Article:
Due to its strategic position, the Sobroso castle was known as 'the key of the Kingdom of Galicia'. The name of the Castle, and the village itself, comes from the Latin SUBEROSUM, in reference to the 'sobreiras', Quercus suber or cork trees that once surrounded it.
The oldest reference to Sobroso Castle dates back to 1096. The castle that stands today dates back to the 14th or 15th century construction consisting of 2 enclosures. The outer one is irregular and the entrance is made through a drawbridge, and the inner one is rectangular with its keep on its weakest side.
In the 15th century, Sobroso Castle saw the fight between the Sarmientos and Pedro Madruga, but after that the castle wasn't much active.
The castle was restored from its ruinous state thanks to the efforts of local journalist Alejo Carrera Muñoz, who in 1923 bought the ruins of the castle from the Count of Torre Cedeira. He carried out the restoration work single-handedly, without any help from local authorities, until his death in 1967. In 1981, the neighbouring municipality of Ponteareas purchased the castle from Carrera's only child, Zita Teresa Carrera Ferreira, for 30 million pesetas. From 1995 onwards, the local council began their own restoration work on the castle.
The castle currently houses a cultural and ethnographic museum.References:
Trullhalsar is a very well-preserved and restored burial field dating back to the Roman Iron Ages (0-400 AD) and Vendel period (550-800 AD). There are over 340 different kind of graves like round stones (called judgement rings), ship settings, tumuli and a viking-age picture stone (700 AD).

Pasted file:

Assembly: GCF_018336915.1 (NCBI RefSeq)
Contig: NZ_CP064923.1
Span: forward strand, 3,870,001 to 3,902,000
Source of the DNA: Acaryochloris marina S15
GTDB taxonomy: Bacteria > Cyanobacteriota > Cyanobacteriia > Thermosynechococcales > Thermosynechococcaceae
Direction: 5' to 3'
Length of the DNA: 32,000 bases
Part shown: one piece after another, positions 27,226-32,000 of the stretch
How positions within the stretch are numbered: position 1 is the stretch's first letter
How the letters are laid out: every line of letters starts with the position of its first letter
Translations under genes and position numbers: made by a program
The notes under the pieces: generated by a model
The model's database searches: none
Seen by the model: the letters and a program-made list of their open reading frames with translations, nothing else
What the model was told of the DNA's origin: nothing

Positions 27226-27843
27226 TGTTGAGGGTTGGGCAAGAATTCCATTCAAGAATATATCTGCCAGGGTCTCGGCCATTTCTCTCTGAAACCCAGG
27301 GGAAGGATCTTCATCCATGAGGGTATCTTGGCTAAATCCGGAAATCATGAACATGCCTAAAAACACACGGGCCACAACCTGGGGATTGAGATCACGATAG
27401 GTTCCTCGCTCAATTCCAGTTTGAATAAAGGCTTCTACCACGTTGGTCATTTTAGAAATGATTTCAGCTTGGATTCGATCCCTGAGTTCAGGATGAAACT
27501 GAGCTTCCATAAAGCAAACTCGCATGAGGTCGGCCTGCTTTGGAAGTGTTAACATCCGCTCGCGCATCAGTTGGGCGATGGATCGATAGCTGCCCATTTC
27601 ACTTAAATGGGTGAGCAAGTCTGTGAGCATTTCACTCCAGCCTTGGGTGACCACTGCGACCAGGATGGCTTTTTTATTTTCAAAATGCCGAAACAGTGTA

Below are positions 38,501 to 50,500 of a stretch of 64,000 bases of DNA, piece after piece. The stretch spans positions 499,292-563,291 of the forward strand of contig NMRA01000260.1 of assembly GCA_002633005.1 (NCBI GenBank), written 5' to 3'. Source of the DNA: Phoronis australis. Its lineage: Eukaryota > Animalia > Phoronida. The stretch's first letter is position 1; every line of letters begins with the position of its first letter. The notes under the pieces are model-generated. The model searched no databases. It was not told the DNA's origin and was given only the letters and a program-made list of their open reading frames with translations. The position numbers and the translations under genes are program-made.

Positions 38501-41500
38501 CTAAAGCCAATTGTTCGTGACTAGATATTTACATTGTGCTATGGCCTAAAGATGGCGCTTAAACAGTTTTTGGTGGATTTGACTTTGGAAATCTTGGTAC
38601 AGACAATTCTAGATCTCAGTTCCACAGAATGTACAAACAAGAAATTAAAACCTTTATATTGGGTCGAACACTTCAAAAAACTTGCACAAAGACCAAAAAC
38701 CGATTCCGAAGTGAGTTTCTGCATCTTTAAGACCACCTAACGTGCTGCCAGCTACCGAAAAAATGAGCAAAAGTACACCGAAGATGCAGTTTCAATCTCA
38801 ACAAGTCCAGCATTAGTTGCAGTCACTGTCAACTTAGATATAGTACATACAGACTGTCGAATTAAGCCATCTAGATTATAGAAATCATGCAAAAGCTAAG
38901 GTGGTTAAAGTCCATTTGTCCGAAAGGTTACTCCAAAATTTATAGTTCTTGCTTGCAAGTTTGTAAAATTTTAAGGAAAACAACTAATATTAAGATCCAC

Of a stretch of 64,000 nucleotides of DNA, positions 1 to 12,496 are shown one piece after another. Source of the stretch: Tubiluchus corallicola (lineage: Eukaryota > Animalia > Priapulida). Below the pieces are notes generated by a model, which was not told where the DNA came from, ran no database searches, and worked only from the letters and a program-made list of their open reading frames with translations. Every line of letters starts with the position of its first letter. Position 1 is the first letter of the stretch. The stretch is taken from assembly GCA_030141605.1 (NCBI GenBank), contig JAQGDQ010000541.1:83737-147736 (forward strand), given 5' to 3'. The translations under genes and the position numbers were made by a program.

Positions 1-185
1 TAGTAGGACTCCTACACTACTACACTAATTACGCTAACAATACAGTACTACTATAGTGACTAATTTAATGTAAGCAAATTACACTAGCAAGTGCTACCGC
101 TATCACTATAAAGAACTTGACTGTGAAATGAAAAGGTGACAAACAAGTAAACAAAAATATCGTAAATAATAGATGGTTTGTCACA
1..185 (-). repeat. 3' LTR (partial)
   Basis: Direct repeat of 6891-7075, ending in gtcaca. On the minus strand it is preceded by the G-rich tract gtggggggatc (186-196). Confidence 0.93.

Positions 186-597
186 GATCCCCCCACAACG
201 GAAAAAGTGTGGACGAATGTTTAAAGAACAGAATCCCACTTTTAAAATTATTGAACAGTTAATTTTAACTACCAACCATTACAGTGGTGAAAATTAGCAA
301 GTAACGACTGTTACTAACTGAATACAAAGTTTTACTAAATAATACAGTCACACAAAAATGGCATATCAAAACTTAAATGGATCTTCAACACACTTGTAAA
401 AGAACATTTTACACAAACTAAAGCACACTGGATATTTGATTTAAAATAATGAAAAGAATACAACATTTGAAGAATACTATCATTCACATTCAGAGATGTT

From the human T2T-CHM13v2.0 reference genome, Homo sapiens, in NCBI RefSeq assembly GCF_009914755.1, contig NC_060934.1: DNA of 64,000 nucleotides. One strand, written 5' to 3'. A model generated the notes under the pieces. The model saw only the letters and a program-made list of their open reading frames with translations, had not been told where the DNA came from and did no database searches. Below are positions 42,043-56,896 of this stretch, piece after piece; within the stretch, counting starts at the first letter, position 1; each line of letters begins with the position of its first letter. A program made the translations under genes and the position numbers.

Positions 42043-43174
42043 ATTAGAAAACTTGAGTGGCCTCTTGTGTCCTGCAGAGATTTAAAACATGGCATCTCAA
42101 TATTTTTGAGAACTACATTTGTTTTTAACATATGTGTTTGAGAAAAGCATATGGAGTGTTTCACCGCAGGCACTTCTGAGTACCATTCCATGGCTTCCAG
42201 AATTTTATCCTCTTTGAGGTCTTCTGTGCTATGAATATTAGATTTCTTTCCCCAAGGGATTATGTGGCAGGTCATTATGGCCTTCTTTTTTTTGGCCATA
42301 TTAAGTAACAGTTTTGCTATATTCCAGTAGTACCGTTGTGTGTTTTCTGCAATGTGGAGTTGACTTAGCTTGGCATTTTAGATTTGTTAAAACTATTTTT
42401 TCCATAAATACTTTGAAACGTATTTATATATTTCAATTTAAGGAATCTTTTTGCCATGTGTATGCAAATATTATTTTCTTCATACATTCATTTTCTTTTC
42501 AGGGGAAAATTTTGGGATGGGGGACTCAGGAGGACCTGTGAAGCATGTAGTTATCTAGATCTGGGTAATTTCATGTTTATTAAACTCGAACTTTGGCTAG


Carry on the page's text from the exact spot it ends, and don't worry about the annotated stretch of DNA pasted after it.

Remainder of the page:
There are 291 graves of this type within the Trullhalsar burial ground, which occurs there in different sizes from two to eight metres in diameter and heights between 20 and 40 centimetres. Some of them still have a rounded stone in the centre as a so-called grave ball, a special feature of Scandinavian graves from the late Iron and Viking Age.
In addition, there is a ship setting, 26 stone circles and 31 menhirs within the burial ground, which measures about 200 x 150 metres. The stone circles, also called judge's rings, have diameters between four and 15 metres. They consist partly of lying boulders and partly of vertically placed stones. About half of them have a central stone in the centre of the circle.
From 1915 to 1916, many of the graves were archaeologically examined and both graves of men and women were found. The women's graves in particular suggest that the deceased were very wealthy during their lifetime. Jewellery and weapons or food were found, and in some graves even bones of lynxes and bears. Since these animals have never been found in the wild on Gotland, it is assumed that the deceased were given the skins of these animals in their graves.